Christian Character: What is It?

By Published on October 6, 2016

In America’s media-driven society, it appears that being a character is more important than being a person of character.

A character is one who has distinctive qualities, often exaggerated, that make him or her stand out from the crowd. That person’s qualities may have nothing to do with the cardinal virtues — if anything, they’re probably just the opposite. Being a person of character, on the other hand, means someone lives a life characterized by these cardinal virtues.

Yet unfortunately, the cardinal virtues are all but forgotten in our educational systems, in business, in politics, and even, it seems, in our churches.

G.C. Jones, in 1000 Illustrations for Preaching and Teaching, tells this story of a man of impeccable character:

Once in a football game between the University of Chicago, where the legendary Amos Alonzo Stagg was head coach, and the University of Illinois, an official sustained an injury. Coach Stagg was asked to step in and referee his own game — a crowning act of confidence! It would be like asking an attorney to judge a case in which he was involved, or a farmer to determine the price support for his crops and those of his neighbors, or asking a parent to evaluate his child’s conduct. Alonzo Stagg had so identified himself with integrity that a rival coach could trust him to place the demands of fair play above victory and self-interest.

Coach Stagg was a man whose character was shaped by the cardinal virtues. The four cardinal virtues were codified by Plato and Aristotle, but they existed long before these philosophers and could be seen in many Old Testament characters, such as Enoch, Noah, David, to name a few. “Virtues” are qualities of moral excellence. The four cardinal virtues are the following:

  • Prudence — This virtue speaks of discretion and wisdom; it implies insights into what undergirds circumstances and living a life based on these insights;
  • Temperance — This virtue speaks of the practice of careful control over one’s actions, one’s speech, one’s thoughts, emotions and reactions;
  • Fortitude — This virtue speaks of mental strength and courage that enables one to face life’s calamities with prudence, temperance and justice (in some lists of the virtues, this is called courage);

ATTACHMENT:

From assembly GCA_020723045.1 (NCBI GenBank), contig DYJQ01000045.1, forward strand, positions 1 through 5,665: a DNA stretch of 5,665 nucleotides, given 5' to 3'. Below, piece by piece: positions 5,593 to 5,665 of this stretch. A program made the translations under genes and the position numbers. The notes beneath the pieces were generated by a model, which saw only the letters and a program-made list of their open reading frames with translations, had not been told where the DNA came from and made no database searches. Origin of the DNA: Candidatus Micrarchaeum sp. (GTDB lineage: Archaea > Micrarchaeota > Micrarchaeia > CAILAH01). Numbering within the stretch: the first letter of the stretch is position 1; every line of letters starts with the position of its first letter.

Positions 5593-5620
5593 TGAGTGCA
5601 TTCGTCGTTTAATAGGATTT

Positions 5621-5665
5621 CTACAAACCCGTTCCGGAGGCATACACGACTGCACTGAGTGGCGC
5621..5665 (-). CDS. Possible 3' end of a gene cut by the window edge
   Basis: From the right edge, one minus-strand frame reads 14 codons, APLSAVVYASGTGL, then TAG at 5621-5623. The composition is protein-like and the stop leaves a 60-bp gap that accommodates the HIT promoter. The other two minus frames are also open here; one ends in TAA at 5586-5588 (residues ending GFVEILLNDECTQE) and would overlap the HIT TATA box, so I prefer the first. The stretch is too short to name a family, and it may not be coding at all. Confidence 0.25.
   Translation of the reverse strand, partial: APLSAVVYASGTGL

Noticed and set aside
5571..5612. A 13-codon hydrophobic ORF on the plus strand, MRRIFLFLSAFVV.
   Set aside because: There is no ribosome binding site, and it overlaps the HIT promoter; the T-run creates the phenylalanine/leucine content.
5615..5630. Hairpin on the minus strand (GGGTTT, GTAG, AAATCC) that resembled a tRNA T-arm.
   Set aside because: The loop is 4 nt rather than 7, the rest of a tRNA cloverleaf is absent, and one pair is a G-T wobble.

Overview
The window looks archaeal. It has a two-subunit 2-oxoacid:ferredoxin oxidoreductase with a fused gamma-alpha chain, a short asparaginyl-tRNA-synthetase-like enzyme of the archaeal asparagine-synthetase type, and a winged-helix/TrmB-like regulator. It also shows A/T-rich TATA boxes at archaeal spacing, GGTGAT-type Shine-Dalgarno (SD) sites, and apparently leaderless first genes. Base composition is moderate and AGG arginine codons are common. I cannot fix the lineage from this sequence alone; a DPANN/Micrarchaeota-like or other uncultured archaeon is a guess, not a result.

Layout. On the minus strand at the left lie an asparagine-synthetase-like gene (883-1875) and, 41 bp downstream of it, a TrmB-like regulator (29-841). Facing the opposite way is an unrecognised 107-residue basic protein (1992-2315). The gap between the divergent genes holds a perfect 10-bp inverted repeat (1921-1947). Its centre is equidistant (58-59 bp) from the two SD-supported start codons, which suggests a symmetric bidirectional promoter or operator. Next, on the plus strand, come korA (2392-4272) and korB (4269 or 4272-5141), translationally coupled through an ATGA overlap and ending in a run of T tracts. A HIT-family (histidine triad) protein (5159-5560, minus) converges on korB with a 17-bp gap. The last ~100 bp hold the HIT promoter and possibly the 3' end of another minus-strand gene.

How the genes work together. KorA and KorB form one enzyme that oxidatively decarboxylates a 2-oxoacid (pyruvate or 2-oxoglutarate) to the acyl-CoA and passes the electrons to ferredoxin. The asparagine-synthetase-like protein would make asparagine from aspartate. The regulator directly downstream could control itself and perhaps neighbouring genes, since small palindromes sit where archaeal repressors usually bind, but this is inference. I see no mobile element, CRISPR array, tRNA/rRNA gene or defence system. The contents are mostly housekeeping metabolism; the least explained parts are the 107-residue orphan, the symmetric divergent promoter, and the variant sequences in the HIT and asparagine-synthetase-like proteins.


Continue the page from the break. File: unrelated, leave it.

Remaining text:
• Justice — In the Greek and Hebrew vocabularies, there are not two words for “just” and “righteous,” but instead a single word for doing the right thing and being morally upright; this virtue thus speaks of honest and righteous behavior.

Yet another illustration from G.C. Jones:

General William F. Dean was a prized prisoner of the Communists during the Korean struggle. One day, the General was advised that he had five minutes in which to write a letter to his family. It appeared to be the end. Calmly he accepted the order and proceeded to write. In the body of this now-historic letter appears a single line worthy of remembrance: “Tell Bill the word is integrity.”

A secular man or woman, as well as the Christian man or woman, who exhibits these cardinal virtues in their lives is a person of integrity, a person who “adhere(s)” to a “rigid … code of behavior,” according to The American Heritage Dictionary of the English Language.

The crucible in the development of a life characterized by these four virtues, according to David Brooks in his book The Road to Character, is when one moves from a self-centered existence to one that becomes involved in a broader purpose than mere self-aggrandizement; it is living a life that pursues vocation. Some define vocation as one’s career, but in its broader sense, vocation is a personal calling to a higher cause.

All humans yearn for lives filled with meaning. Meaning can take positive as well as destructive forms. Even a life of disillusionment is a life of meaning, a life in which meaning is found in a loss of belief in ultimate meaning. This desire for lives filled with meaning comes from the fact that we are created in the image of God (Genesis 1:27).

The Reformers understood that non-Christians of character could and did live lives that benefited the greater human community. In that respect, such a non-Christian is to be lauded and applauded for his or her contribution to the greater good of all. The questions, however, to ask the non-Christian is why he or she seeks meaning in living a life of character: Is the vocation that shapes your character serving as an idol? Does vocation supplant God as your reason for being? What are your motives behind your life of vocation? And, as Augustine would put it, is vocation serving as a lesser love supplanting the greater love of God?

 

 

Originally appeared in The Colson Center: Christian Worldview Journal, July 21, 2016.

Re-published with permission of The Colson Center for Christian Worldview

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